Incidences of malaria cases in Limulunga district in western Province have significantly reduced.
District Health Director Mattias Msimuko says the reduction can be attributed to combined interventions the office was executing, one being the Indoor Residual Spraying (IRS).
Mr Msimuko said Malaria is one of the public health concerns thus the urgency of dealing with it with concerted efforts with partners for more effective results.
ZANIS reports that Mr Msimuko stressed that the IRS coupled with other interventions is no doubt effective as seen from the results.
The Health Director thus applauded residents in rural areas for their support and acceptance of the IRS, however, he noted that the spraying operators faced refusal from people in the catchment areas due to negative misconceptions.
Mr Msimuko said the office will next week launch the 2019 spraying season with the target of spraying 12,200 structures in 13 health facilities.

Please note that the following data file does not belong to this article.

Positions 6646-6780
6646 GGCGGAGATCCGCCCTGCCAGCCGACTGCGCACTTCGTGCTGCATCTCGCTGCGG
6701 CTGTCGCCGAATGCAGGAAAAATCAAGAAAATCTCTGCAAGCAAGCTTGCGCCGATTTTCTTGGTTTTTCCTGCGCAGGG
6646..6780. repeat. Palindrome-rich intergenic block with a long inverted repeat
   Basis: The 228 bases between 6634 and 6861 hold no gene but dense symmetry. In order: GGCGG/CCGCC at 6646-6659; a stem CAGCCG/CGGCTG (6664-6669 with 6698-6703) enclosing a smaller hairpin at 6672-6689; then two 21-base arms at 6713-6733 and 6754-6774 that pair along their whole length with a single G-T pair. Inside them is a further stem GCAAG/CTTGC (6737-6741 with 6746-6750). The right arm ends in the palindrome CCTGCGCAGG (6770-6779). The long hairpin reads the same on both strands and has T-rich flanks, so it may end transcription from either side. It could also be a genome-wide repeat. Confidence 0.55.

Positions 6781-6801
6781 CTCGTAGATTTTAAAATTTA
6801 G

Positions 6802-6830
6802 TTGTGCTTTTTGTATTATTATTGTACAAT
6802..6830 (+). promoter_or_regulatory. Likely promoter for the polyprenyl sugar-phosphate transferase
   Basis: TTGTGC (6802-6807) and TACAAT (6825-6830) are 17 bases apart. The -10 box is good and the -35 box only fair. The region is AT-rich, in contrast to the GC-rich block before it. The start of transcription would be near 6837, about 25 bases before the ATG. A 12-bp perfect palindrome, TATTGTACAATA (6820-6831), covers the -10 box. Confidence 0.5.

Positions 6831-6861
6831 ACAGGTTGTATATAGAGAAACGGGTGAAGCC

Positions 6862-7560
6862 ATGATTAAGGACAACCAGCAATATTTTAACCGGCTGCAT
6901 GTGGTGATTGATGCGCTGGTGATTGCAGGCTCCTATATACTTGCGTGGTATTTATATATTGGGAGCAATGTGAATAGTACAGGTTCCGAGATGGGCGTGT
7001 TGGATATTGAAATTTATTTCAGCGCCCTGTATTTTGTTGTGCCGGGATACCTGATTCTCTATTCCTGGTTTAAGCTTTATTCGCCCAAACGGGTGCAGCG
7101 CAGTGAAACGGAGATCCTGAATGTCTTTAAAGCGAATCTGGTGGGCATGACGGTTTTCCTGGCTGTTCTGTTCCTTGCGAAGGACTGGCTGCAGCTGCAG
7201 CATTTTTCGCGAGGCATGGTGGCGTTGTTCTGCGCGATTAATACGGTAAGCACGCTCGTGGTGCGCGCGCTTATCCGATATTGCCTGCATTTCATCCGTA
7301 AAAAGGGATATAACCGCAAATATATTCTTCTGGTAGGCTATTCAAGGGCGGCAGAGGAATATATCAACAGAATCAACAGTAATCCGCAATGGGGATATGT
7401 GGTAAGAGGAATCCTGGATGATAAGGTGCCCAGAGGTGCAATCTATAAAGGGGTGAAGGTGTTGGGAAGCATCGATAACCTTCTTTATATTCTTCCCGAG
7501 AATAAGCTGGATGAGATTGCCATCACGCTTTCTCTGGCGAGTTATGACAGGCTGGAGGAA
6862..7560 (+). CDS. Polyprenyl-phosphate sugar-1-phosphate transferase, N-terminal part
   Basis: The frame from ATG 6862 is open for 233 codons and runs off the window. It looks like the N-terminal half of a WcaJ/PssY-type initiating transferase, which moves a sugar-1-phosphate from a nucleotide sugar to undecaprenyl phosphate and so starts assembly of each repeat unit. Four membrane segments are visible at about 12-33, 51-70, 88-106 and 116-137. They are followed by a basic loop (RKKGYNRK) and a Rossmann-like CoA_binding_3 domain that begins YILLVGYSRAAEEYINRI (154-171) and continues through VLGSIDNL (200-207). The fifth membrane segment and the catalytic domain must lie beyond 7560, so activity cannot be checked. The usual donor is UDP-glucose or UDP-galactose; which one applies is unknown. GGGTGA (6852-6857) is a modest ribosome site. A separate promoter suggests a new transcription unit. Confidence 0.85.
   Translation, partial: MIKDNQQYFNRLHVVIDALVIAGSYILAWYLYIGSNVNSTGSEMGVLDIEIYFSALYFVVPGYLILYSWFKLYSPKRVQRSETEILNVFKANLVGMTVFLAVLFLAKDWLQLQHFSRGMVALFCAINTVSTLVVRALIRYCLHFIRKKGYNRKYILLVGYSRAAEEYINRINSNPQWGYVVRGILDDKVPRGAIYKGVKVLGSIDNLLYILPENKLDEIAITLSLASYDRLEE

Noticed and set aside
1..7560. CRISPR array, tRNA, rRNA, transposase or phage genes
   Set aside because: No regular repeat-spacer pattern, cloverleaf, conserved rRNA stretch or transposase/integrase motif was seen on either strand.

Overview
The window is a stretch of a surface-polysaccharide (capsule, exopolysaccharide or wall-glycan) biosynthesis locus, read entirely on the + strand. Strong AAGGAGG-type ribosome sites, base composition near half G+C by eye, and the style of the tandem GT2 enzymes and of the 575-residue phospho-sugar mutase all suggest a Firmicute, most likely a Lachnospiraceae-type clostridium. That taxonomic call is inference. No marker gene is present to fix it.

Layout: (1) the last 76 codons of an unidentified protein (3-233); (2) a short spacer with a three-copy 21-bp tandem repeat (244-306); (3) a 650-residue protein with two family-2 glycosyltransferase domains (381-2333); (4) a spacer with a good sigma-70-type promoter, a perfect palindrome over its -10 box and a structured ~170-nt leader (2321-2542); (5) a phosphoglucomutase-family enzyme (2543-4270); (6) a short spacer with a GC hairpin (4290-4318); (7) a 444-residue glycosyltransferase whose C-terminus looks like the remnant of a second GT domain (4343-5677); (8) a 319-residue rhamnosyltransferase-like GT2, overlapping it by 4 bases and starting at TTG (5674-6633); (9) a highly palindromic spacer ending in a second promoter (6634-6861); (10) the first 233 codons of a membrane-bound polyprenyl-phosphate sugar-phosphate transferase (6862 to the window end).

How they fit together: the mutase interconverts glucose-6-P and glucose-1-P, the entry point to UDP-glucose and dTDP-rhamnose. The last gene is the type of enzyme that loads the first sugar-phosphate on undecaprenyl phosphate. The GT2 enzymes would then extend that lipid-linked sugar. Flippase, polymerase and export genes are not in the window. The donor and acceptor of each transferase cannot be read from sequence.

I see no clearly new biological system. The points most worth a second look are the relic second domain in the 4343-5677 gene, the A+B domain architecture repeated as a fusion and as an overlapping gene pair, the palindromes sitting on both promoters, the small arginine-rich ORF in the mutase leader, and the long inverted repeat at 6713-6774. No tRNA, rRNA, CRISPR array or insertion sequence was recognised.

And District Health Information Officer Mubiana Mubiana says in 2018 malaria was the second cause of morbidity in the district after respiratory infection but that it is no-longer the case.
Meanwhile, District Malaria Focal Point Person Vincent Siaziyu said from the 13,200 households targeted in the 2018 spraying season, the office sprayed 10,500 household scoring 70 percent due to shortfall of chemicals.
Mr Siaziyu said the team will in the initial stage target Sitoya, Mwanawina, Iloke and Nangili which record high incidences of malaria in the Lwena basin.
He explained that the office has been active in continuing the targeted distribution of long lasting insecticide Treated Mosquito Nests (ITNS) and prescription of fansidar to expectant mothers.
IRS involves the application of a pre-determined amount of insecticide with residual effect on the inside surfaces of the walls, ceilings and roof and government has extended the programme to rural areas for greater impact.